Astudy by the Instituto de Saúde Pública da Universidade do Porto (ISPUP) analysed, for the first time, the trends in drowning mortality in Portugal between the years 1992 and 2019, based on national mortality data from the National Statistics Institute (INE) and modelled estimates from the “Global Burden of Disease” (GBD), an international study that provides information on the diseases with the highest incidence worldwide.
Over the 27 years studied, there were 6,057 deaths by drowning in Portugal, with a high number of deaths in people aged 65 or over. The researchers found a discrepancy in the mortality trend between the national data and the GBD data. While the INE data showed an increase in the drowning mortality rate in the last decade, the GBD estimates showed a decreasing trend in the number of deaths.
Although INE’s data provides more precise information than the GDB’s regarding the number of deaths by drowning in Portugal, the authors of the study believe that national information on the subject should be more detailed and therefore call for the creation of a National Integrated Register of Drowning and Aquatic Injuries that will allow the true impact of drowning (fatal and non-fatal) in Portugal to be characterised.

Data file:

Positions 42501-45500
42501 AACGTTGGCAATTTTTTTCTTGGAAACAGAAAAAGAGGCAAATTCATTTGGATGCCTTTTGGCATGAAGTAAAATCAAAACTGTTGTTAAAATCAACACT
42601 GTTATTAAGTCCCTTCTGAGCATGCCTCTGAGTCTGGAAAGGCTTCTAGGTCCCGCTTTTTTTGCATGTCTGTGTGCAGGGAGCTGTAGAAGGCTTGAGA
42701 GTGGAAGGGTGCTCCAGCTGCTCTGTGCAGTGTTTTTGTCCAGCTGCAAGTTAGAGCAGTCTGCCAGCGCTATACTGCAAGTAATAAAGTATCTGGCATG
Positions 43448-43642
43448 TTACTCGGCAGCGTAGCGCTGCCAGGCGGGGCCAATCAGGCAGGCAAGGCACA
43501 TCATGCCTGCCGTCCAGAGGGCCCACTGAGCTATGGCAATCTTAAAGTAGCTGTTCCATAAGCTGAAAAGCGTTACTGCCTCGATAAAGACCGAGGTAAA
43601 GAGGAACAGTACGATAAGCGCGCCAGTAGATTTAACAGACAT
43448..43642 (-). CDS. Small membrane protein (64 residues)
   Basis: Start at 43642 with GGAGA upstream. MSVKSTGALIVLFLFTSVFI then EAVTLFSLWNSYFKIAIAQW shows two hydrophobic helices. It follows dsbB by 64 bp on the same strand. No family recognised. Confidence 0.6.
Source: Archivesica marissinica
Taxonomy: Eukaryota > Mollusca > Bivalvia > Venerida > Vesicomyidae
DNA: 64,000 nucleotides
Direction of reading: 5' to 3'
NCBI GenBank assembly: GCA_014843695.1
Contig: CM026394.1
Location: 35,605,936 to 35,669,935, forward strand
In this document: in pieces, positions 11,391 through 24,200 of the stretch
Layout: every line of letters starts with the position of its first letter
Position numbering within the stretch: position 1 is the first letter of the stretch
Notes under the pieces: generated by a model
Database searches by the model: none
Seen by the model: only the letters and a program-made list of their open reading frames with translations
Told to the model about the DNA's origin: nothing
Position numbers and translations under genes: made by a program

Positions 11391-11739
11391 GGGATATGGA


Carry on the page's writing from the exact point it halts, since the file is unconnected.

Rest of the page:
Drowning is the third leading cause of death from unintentional injury worldwide, estimated to have caused more than 236,000 deaths in 2019. In addition, non-fatal drownings (which do not result in death) often cause lifelong sequelae and are associated with a high social and economic impact.
In Portugal, there was, to date, no study that traced the panorama of drowning deaths in the country. The research Trends in drowning mortality in Portugal from 1992 to 2019: comparing Global Burden of Disease and national data is the first to do so.
The article, published in the journal Injury Prevention, aimed to “characterise fatal drowning in Portugal, comparing the data made available by the INE with that of the GBD, and to evaluate to what extent the GBD estimates mimicked the real data from the INE”, explains the first author of the study, Catarina Queiroga, researcher at ISPUP and collaborator of the associated Laboratory for Integrative and Translational Research in Population Health (ITR).
It was concluded that between 1992 and 2019, 6,057 drowning deaths occurred in Portugal. Overall, men were those who died most from drowning (69% of deaths) and there were a considerable number of deaths in people aged 65 and over (38%).
Overall, the research found that drowning deaths have been decreasing over the years. However, INE data showed an increase in the drowning mortality rate in the last decade, contrary to the GBD estimates that indicated a decreasing trend in the number of deaths from this cause.
“This is an interesting point of our study. We confirmed that the INE data gives us more accurate information than the GBD data. Through the national data, we can see that there is an increasing trend in the number of deaths by drowning, in recent years, in Portugal, whereas if we considered only the information from the GBD, we would think that there was a decreasing trend, and that everything was under control,” says Queiroga.